Disclaimer: This is my original work with details sourced from reading the comic book and doing personal research. Anyone who wants to use this article, in part or in whole, needs to secure first my permission and agree to cite me as the source and author. Let it be known that any unauthorized use of this article will constrain the author to pursue the remedies under R.A. No. 8293, the Revised Penal Code, and/or all applicable legal actions under the laws of the Philippines.

I love it when improvements in comic books are pulled off in terms of writing, art and creativity.

Let’s start this look back at Hardcase #3, published by Malibu Comics in 1993 under the Ultraverse banner with a story written by James Hudnall and drawn by Jim Callahan.

Cover
The cover.

Early story

The story begins in Mexico. To the surprise of armed, armored personnel, an explosion happened and Choice emerges. It turns out this was footage from the recent past being reviewed by two men in suits. They are aware that Choice is in California and has teamed up already with Hardcase. They speculate that the two are making their way to corporate headquarters.

The shadowy figure, a man who is not a man, in the room makes a decision.

“I’ve decided to provide you with some help for two reasons. One: I want to see Hardcase fall. Two: I want to test out a band of ultra-assassins I’ve concocted,” he said.

Elsewhere, Hardcase tells a police office that they were attacked. A man named Chuck arrives to talk to Hardcase. He is a friend of the sheriffs of Ventura and offers to help. Hardcase introduces him to Choice and tells him that armed assassins were after her to force her to return to the Choice corporation.

Suddenly, very eager TV news crews arrived to get the scoop compelling Choice and Hardcase to leave. What the two do not know is that they are being watched…..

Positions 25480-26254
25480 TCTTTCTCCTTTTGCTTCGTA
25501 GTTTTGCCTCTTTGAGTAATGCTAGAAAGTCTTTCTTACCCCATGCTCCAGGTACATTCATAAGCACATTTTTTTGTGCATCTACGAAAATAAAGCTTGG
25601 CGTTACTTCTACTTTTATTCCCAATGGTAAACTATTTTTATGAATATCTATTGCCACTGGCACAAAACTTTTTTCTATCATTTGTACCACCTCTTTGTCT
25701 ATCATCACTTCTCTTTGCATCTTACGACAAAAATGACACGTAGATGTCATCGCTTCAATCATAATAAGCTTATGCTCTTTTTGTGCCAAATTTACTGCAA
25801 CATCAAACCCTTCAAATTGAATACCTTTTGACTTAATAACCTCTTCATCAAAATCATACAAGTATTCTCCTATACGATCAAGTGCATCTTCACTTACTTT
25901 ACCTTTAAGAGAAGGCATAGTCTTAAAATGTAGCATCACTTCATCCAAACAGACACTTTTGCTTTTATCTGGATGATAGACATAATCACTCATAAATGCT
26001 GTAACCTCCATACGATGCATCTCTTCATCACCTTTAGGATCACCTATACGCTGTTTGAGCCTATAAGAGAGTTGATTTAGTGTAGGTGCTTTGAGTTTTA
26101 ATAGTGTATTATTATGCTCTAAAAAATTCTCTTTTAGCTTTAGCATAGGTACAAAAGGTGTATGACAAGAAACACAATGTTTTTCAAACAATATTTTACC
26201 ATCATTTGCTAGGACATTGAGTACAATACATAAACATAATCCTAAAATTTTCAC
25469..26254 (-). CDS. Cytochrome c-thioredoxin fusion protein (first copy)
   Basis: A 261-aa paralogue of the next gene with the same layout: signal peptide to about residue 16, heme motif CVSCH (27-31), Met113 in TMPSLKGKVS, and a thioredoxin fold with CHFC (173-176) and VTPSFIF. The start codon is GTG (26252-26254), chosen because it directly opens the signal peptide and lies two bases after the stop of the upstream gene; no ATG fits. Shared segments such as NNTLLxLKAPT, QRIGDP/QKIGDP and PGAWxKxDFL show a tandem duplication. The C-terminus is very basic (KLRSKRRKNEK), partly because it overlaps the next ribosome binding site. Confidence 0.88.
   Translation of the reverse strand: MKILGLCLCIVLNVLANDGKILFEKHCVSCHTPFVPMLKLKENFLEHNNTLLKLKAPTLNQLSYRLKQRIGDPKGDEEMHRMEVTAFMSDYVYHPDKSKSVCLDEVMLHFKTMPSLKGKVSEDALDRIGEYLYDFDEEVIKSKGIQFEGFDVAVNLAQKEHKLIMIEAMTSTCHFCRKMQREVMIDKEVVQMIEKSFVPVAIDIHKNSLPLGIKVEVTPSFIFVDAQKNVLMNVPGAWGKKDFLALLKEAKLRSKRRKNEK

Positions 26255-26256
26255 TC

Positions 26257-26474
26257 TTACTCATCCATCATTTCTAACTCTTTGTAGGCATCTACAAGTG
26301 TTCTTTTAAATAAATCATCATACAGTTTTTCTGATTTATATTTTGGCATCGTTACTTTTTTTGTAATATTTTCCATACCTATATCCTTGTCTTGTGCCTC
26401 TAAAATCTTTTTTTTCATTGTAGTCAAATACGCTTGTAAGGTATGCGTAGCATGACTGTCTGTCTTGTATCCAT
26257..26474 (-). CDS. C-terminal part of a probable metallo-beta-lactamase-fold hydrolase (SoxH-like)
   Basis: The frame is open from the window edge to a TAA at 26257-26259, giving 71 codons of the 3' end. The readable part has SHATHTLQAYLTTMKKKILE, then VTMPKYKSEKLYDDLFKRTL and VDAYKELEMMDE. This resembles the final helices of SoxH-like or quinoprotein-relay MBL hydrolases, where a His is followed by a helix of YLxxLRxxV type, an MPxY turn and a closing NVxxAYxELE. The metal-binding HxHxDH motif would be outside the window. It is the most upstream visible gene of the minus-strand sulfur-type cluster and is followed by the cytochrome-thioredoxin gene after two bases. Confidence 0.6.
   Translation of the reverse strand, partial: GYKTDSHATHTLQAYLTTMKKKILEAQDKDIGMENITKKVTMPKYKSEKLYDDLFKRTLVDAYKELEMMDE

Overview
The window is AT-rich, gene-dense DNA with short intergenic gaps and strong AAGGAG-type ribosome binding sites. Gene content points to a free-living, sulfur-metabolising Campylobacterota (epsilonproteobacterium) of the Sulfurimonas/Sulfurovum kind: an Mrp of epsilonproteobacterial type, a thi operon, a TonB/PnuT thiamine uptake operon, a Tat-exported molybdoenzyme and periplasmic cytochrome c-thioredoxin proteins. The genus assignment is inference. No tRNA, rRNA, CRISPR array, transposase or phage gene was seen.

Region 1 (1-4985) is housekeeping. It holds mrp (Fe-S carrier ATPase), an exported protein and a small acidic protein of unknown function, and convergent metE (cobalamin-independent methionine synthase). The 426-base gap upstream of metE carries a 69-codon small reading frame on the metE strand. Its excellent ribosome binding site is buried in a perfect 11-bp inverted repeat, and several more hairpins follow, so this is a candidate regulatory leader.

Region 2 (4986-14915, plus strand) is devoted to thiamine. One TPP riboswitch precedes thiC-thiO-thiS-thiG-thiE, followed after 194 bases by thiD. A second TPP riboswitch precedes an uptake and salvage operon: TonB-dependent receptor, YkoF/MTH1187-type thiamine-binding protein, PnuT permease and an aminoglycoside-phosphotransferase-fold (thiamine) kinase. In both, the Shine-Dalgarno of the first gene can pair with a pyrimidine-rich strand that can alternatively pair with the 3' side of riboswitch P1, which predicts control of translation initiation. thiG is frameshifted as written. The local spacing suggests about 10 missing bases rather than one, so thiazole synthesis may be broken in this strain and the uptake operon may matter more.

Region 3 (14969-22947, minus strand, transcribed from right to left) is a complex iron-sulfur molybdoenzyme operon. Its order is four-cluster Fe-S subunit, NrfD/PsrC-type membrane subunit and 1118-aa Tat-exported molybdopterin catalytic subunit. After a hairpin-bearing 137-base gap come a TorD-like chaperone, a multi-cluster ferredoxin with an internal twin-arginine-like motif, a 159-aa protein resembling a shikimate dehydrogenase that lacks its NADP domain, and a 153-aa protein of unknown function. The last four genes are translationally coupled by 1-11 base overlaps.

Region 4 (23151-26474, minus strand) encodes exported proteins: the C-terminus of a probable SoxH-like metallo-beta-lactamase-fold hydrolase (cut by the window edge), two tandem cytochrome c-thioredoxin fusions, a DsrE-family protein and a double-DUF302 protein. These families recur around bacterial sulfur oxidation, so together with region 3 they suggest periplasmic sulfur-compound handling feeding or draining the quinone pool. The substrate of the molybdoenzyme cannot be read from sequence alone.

Quality

15
Notable improvement on the art.

In describing the quality of this comic book, I am happy to say that the fun, engagement and strong creativity is back. This is definitely a major improvement over Hardcase #2.  For one thing, artist Jim Callahan returned to do the artwork and brought back the visual fun and flair of issue #1. There is a lot of action scenes in this comic book and each page is nicely drawn by Callahan. Nice impact on the hard blows too.

In terms of writing, James Hudnall did a good job balancing the spectacle with the narrative and characterization. The way Hudnall deepened the plot with intriguing new details is very solid, and he cleverly pulled off some twists here and there.

Conclusion

14
Choice in action.

Hardcase #3 is a good comic book and it more than made up for the lackluster story in issue #2. It should be noted that this comic book efficiently links Hardcase with other elements of the Ultraverse’ shared universe, plus the final page delivered an excellent conclusion.

If you are seriously planning to buy an existing hard copy of Hardcase #3, be aware that as of this writing, MileHighComics.com shows that the near-mint copy of the regular edition and the newsstand edition cost $4 and $8 respectively.

Overall, Hardcase #3 is recommended.


Thank you for reading. If you find this article engaging, please click the like button below and also please consider sharing this article to others. If you are looking for a copywriter to create content for your special project or business, check out my services and my portfolio. Feel free to contact me as well. Also please feel free to visit my Facebook page Author Carlo Carrasco and follow me at HavenorFantasy@twitter.com

A Look Back at The Solution #1

Back in the 1990s, there was a flood of superhero comic books that introduced brand new heroes, teams and even anti-heroes. A strong contributor to this was the market presence of Image Comics, Valiant Comics, Malibu Comics and other smaller publishers that tried their best to gain shares in what was back then the highly lucrative superhero comic book market which was long dominated by Marvel Comics and DC Comics.

With Malibu Comics, their Ultraverse franchise of superhero comics was a blast and I had a lot of fun reading comic books of The Strangers, Prime, Hardcase, UltraForce, Mantra, etc.

For this review, here is my look back at the Ultraverse team comic book The Solution #1 (September 1993).

RCO001_1469696446~2.jpg
The front cover.

Written by the late James Hudnall and drawn by Darick Robertson (inked by John Lowe), the story begins when Russian personnel get killed by a team of deadly people whose purpose is to raid the nuclear storage buildings.

As a result, several nuclear warheads were taken away without a trace. A KGB agent discusses the tragedy with an Aladdin agent and seeks help. In response, the Aladdin agent recommends to him The Solution.